Wouldn't be too far wrong.


Lol Australia. Raised in Port Moresby


My parents met there when they were both living there in the early 70s. We then lived there again when my sister and i were young, i started school there. It was quite dangerous then (early 80s), my parents haven't back since, they say it's just too dangerous, even for a holiday. When i lived there my grandparents came to visit. We did a weekend trip up to the Highlands in a light plane. We were flying between misty mountains that rose vertically out of the rainforest floor, the pilot using his knowledge of the route to guide us. My grandfather was a Rat of Tobruk in WW2 and he said that flight was the scariest thing of his life, scarier than anything he endured in the war.


Yep large mountains and sprawling I ungle, which is why us Australians had such a hard time fighting the Japanese there in WW2, especially during the Kokoda Track Campaign


It's also one of the least explored areas in the world, hosting around 40 uncontacted tribes and large areas no other human has ever entered.


Yeah. People in the power centers of the world always underestimate the size and diversity of those kinds of places. Our brains just weren't designed to analyze faraway things like that accurately.


David Attenborough once encountered some tribespeople in the forest. Last I read they've never been contacted since.


And hopefully the people and the nature are left some bit alone.


Lots of WWII history here. It is said one should not fight a land war in Asia, and I would argue one should also not do so in New Guinea e.g. https://en.m.wikipedia.org/wiki/Kokoda_Track_campaign


There is a free Virtual Reality experience called Kokoda VR. I tried it last year and had no idea fighting like this even took place on these islands. I know all war is bad,. But this really was like real life team death match island survival mode. Both sides not prepared for the terrain. If you ever get a chance check out the experience ,. It's very informative.


doggerland is back


It looks small on a map because it's dwarfed by Australia, but yeah it's absolutely huge.


It looks small on a map because of the projection


I have the opposite reaction actually. I knew it was long from east to west, but it doesn’t seem as large from north to south as I thought.


I agree! It’s only about twice the size of Norway. I also expected it to be larger.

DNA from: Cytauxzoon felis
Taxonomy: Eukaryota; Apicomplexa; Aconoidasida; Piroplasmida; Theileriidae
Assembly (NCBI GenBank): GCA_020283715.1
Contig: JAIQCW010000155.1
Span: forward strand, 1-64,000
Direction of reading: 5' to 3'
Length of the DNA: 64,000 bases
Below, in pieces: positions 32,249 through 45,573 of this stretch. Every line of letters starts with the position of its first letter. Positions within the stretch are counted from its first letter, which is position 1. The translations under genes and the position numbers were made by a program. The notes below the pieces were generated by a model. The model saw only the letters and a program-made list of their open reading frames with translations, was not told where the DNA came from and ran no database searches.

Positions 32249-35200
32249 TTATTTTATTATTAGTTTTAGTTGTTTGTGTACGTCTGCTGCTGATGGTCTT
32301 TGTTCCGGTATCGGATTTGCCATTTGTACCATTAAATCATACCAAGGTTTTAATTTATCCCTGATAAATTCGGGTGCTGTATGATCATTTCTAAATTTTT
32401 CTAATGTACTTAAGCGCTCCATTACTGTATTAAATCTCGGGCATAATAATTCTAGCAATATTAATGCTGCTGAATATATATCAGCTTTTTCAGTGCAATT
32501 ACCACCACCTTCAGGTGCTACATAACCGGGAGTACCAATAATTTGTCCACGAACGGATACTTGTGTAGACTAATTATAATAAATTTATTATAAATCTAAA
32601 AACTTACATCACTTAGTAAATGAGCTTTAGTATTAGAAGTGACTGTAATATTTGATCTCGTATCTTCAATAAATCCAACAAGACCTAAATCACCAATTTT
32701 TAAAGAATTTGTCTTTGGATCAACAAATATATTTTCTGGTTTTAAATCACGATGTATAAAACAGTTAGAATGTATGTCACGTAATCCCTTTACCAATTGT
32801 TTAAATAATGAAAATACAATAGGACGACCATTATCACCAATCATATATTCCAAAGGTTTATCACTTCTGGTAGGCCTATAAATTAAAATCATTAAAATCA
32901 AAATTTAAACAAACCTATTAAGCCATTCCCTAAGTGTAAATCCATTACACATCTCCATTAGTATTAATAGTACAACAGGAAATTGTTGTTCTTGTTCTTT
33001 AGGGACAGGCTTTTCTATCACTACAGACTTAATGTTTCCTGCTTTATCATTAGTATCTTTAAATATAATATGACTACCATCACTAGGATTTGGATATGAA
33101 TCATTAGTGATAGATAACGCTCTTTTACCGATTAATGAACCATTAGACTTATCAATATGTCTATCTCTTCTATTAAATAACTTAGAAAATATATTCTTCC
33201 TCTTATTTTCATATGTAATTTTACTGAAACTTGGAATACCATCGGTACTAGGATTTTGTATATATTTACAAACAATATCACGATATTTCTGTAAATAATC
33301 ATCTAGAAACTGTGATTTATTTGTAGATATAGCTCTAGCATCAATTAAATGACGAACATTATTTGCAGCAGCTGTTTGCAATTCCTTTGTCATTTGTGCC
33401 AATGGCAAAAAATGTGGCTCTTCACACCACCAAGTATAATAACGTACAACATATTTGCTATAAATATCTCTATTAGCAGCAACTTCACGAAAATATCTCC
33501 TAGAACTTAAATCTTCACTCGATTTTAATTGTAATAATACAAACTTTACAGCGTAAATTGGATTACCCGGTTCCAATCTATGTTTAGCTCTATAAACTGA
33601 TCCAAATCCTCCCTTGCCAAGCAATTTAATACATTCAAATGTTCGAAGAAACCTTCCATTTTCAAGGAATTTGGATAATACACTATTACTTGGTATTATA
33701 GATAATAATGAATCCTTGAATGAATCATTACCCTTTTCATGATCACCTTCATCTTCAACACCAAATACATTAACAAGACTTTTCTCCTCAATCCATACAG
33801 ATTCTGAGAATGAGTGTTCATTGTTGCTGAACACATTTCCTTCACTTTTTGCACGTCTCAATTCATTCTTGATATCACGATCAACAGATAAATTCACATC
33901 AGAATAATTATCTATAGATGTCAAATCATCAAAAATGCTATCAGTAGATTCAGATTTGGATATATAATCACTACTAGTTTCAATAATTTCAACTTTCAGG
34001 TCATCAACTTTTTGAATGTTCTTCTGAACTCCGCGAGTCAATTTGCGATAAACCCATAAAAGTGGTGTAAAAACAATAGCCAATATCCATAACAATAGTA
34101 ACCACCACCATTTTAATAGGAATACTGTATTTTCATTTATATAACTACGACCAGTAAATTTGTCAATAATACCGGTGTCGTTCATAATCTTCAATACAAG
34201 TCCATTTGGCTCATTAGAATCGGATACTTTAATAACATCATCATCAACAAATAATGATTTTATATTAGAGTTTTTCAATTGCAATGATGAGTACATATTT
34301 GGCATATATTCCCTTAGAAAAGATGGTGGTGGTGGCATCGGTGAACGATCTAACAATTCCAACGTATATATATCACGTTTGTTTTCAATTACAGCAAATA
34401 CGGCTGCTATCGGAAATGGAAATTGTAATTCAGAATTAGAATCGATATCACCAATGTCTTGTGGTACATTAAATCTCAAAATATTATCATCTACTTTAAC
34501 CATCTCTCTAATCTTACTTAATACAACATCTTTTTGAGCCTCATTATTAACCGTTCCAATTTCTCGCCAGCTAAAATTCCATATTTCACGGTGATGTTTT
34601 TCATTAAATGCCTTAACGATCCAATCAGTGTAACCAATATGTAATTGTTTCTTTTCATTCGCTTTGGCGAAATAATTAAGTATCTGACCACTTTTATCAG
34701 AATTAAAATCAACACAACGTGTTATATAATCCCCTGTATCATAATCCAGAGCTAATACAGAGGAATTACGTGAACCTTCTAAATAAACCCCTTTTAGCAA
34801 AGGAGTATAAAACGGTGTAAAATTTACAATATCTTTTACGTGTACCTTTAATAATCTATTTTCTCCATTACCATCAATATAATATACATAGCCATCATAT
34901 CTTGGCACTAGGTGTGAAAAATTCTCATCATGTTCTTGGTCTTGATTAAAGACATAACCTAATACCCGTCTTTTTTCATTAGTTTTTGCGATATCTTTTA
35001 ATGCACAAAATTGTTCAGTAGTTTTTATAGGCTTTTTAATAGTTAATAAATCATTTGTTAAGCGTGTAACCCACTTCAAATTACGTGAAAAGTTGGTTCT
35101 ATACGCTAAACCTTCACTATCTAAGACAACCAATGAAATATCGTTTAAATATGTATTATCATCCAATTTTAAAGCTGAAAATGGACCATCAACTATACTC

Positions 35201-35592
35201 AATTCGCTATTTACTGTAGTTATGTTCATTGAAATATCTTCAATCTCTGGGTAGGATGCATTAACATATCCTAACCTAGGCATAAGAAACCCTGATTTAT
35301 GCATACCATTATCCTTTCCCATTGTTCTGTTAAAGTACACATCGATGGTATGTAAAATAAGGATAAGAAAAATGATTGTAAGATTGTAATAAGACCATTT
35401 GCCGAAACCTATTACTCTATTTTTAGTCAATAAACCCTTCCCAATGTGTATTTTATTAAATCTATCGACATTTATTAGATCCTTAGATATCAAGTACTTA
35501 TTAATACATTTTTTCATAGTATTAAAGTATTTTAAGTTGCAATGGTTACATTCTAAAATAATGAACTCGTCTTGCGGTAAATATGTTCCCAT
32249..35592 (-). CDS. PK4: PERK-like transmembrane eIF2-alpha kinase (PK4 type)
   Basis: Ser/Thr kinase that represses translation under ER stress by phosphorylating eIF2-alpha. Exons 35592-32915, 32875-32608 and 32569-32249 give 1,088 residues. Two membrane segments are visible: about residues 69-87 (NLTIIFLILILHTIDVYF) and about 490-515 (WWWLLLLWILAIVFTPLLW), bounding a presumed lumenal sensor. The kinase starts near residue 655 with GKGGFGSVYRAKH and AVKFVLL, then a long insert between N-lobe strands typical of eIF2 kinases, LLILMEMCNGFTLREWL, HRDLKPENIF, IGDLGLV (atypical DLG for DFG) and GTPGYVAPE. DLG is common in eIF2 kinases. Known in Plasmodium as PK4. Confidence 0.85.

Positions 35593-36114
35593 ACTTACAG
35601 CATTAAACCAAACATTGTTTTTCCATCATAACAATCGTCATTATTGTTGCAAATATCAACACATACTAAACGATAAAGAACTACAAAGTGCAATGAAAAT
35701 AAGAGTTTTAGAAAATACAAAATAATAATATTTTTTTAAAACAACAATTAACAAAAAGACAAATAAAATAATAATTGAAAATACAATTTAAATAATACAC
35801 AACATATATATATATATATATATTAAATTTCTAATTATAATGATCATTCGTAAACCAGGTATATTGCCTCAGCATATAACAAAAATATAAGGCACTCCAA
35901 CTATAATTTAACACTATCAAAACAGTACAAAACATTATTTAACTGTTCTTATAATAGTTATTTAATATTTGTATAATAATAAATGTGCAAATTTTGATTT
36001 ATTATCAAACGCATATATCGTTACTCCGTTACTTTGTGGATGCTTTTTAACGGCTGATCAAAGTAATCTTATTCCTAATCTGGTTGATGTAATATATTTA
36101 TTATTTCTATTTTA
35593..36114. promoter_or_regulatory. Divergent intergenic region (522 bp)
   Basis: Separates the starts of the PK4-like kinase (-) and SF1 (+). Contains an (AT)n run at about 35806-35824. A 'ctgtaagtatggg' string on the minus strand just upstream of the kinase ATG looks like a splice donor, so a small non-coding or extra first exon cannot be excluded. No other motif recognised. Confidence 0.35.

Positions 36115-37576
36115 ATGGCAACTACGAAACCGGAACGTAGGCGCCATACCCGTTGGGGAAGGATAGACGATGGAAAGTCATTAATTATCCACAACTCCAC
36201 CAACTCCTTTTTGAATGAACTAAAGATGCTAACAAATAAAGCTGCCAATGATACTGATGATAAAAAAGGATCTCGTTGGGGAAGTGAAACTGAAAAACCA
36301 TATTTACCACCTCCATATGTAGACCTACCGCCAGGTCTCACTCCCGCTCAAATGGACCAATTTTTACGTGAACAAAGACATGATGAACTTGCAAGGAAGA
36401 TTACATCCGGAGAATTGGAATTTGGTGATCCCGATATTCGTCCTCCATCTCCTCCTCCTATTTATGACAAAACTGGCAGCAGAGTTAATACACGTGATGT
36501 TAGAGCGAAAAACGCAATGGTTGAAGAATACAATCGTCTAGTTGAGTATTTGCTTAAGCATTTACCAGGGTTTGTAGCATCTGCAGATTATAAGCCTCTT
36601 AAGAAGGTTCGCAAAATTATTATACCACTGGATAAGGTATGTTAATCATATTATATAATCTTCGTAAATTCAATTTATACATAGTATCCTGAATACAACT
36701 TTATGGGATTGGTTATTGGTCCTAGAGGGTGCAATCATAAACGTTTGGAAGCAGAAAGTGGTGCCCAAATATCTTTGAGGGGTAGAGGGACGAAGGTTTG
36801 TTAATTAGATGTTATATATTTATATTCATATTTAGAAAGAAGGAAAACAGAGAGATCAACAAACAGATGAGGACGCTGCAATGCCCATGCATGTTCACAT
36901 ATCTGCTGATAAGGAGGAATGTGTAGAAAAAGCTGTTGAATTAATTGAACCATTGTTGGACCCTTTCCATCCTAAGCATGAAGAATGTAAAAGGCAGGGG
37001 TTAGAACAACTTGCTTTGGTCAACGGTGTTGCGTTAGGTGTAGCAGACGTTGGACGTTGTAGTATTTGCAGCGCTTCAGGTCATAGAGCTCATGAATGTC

Japans pretty cool too, when it’s put next to the US it stretches from Miami to Maine


Or Chile, or any country near the equator. Russia is huge, but not that huge. But everything in Africa is fucking massive.




Basically there are 6 stupidly huge countries in the world. First is Russia which is almost twice as big as #2... followed by Canada, China, the US, Brazil and Australia. After that it's a big gap in size down to #7 which is India.


What in the fuckity fuck


Same with Norway and Sweden too - and New Zealand. All three are about the same length as Japan. They're not huge countries, but they are long boys. Nothing compared to Chile though, but nothing compares to its ridiculous length.


The Free West Papua movement is something more people need to learn about imo, Indonesia and Australia really screwed them over


Don't forget The Netherlands and the UN.


Pretty much every country save for Senegal and a few pacific islands was complacent. The Indonesian annexation of Papua was a genuine military conquest and almost every nation just stood by and watched even after the absolute bullshit that was the act of “free choice”. Far worse than the Crimean annexation, the golan heights or Western Sahara but nowhere near as controversial.


And mining companies.


Yeah they did that whole island dirty


Damn, even New Guinea is avoiding Belarus.


My grandfather was stationed in New Guinea for a short time, his crew was ambushed by the 'koppensnellers' (Don't know the English name), the cannibals, and most of his crew were killed and devoured. My grandfather is one of the few people who was able to befriend the cannibalistic locals and eventually managed to come home with some sort of tribal spear that still had a special poison om the tip of it. He never really talked about what happened to him there, but according to my mother, he partook in some of the cannibalistic practices. But he all he ever did tell me was that it was a serene and beautiful place, even more so than our home country, which he loved dearly. Never knew it was this large though.




One of the worst battlefields of WW2. Worse than hell.


mErcATor PrOjeCtiOn iS wRoNg. We've been through this.


I think this is more about how big New Guinea is than about the projection. I mean, I’ve know the issues with projection for ages, but New Guinea is not a country I have on my radar that often, contrasting with Europe, which is really a ton of tiny countries (generalizing a ton) but that we tend to hear about waaaaaay more


Which explains more why around 1/9th of all human languages are found there (if my memories are correct)


I never realised how huge Indonesia is. [https://i.imgur.com/S60sFZ8.jpg](https://i.imgur.com/S60sFZ8.jpg)


Today I realized PNG and the whole continent of Australia are closer to the equator than Britain is.


That’s why nobody puts it on maps. It’s too big


"Texas is actually quite small on the Mercator projection, but it's actually the size of Mars in reality"


I mean, the actual state of Texas IS much larger than Bruno Mars


The equal earth projection is better for getting an idea of how big countries are. The shapes are distorted much more but the sizes are distorted much less


r/MercatorHate Have some originality people.


It was banned :c


Omg europe is small post number 9999


In the past, I thought New Guinea was like a dinosaur.


Me too!


It might as well still have dinosaurs living in the rainforest /s




Can confirm. Walked from the star mountains to the coast. Was very long.


How is the deforestation going there?


Worse on the Indonesian side. Mostly driven by Malaysian lumber companies and palm oil plantations. The Melanesians have no say in what is happening to their resources.


So I’ve read. Can’t the gouvernement do something about it?


Powerful interests that control the goverment are profiting from it.


Yeah that’s just pathetic.


Obligatory Map Men Video https://youtu.be/jtBV3GgQLg8